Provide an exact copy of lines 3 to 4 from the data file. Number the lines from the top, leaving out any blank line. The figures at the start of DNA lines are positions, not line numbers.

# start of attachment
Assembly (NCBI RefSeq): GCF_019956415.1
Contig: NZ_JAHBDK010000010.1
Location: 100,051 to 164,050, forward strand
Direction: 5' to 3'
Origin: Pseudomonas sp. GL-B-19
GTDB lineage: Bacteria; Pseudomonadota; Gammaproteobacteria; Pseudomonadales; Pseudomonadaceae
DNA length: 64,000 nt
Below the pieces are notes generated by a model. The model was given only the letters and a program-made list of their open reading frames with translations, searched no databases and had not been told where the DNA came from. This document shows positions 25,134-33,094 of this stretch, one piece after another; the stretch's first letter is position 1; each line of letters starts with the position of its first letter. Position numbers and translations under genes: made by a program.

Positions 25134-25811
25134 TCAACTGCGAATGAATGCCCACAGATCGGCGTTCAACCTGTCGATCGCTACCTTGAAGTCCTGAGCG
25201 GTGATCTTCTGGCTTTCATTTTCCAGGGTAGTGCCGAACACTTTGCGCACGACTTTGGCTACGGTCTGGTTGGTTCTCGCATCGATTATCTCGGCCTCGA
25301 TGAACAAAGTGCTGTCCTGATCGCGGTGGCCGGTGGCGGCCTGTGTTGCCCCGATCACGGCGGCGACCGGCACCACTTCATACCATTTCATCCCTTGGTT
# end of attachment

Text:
Location: 100,051 to 164,050, forward strand
Direction: 5' to 3'